7 cents to mint a nickel sounds terrible but it is only part of the equation. There are two basic questions that need to be considered:
1) What is the cost of the metal in the planchet. If a consumer can return a higher value from melting a coin then they will... That is the reason we no longer have silver in our circulating currency. The melt for a Canadian silver dollar (pre-1968) is approx $13 CDN... if these were still issued as currency then the supply would evaporate into the melting pot within weeks of release. I assume Morgans & Peace $'s have the same dynamic.

2) Presuming the planchet cost is less than the face value then the next measure is the lifetime cost of the coin. This includes all the times the government touches the coin from the original alloy smelting, minting, shipping to banks, shipping back to the mint at end of life and remelting of old & obsolete coins. I would imagine that it is quite a bit more than 7 cents however as an enabler of the economy, the lifetime value needs to exceed the lifetime cost.

The reasons above are why the UK retired the half penny and Australia, New Zealand and more recently Canada retired the 1 cent. It is also why Canada retired the $1 and $2 bills and replaced them with coins... the lifetime cost was less. I am actually surprised that the US still issues 1 cent coins given the low purchasing power of the coin and $1 bills when there is a much cheaper coin alternative available.

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 Posted 06/27/2018  2:05 pm  Show Profile   Check Errers and Varietys's eBay Listings Bookmark this reply Add Errers and Varietys to your friends list Get a Link to this Reply
Very interesting! Thank you for sharing this.
Errers and Varietys.
More information about Die Deterioration? http://goccf.com/t/317950
Retired U.S. Mint Coin Die Set information. http://goccf.com/t/302961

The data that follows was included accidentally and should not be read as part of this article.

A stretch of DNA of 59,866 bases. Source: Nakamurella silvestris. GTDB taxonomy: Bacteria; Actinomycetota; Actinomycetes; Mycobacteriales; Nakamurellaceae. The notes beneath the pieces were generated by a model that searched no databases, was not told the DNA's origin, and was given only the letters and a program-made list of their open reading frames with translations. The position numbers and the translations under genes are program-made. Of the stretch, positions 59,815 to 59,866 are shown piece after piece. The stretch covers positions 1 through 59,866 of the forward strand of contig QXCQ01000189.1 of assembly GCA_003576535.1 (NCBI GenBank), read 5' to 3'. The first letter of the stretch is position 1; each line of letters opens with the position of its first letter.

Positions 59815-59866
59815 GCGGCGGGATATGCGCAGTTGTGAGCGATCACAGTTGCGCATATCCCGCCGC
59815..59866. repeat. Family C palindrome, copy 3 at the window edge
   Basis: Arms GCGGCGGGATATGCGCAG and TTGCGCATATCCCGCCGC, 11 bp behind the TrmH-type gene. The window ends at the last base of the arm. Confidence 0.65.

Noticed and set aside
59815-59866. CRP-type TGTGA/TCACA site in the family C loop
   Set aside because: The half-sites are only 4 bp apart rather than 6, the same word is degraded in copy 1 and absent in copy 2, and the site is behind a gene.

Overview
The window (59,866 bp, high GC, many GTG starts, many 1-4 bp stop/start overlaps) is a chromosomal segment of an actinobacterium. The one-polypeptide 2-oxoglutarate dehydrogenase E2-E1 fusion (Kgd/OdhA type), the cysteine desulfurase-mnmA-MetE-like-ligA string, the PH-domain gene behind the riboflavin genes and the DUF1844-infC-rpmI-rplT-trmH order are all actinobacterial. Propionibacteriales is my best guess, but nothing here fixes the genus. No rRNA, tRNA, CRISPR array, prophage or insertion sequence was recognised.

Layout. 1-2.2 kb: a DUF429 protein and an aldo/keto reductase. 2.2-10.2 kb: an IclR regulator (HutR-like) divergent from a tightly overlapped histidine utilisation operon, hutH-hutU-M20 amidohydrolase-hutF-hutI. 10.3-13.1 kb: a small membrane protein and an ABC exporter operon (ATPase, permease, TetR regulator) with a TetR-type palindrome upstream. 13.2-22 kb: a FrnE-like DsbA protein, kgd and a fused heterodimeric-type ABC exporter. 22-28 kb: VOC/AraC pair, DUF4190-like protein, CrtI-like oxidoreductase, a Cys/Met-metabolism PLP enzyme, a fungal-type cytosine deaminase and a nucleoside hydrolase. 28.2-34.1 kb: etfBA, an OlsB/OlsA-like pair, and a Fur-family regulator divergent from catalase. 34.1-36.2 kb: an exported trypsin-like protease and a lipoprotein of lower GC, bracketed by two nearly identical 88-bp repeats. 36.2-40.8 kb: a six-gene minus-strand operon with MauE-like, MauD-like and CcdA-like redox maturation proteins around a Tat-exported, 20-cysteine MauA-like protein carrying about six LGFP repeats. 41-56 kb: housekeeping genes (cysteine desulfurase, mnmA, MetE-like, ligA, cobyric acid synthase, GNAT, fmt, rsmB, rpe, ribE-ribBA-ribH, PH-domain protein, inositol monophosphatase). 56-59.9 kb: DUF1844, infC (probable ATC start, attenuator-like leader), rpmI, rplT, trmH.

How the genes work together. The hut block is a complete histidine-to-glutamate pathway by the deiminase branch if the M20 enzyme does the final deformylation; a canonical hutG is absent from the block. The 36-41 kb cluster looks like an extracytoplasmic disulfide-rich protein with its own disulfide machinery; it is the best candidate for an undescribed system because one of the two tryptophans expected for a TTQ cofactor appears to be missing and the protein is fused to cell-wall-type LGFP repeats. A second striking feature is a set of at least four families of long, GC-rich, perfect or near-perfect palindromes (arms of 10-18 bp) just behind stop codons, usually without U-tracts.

1988 P LMC RDV-006, 1998 P LMC Wide AM, and 2000 P LMC Wide AM. http://goccf.com/t/327834 http://goccf.com/t/294303 http://goccf.com/t/312900
1973 D Lincoln Memorial cent With Recurring Die Subsidence Error Information. http://goccf.com/t/304624
Machine Doubling tutorial. http://goccf.com/t/332421
Die states progression on coins. Scroll down, so you can see the different die state progressions. http://goccf.com/t/325638
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 Posted 06/27/2018  4:23 pm  Show Profile   Bookmark this reply Add cladking to your friends list Get a Link to this Reply
If they switched to aluminum they would reduce the cost by 70%. Then in a few years they could shrink it to the size of a cent and reduce the cost another 40%.

Meanwhile the recovery of cu/ ni from existing coins could pay for the transition.

The US government is pound foolish and penny foolisher.
Time don't fly, it bounds and leaps.
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 Posted 06/27/2018  4:24 pm  Show Profile   Bookmark this reply Add jbuck to your friends list Get a Link to this Reply

Quote:
At least they're not plating zinc with something.
True!


Quote: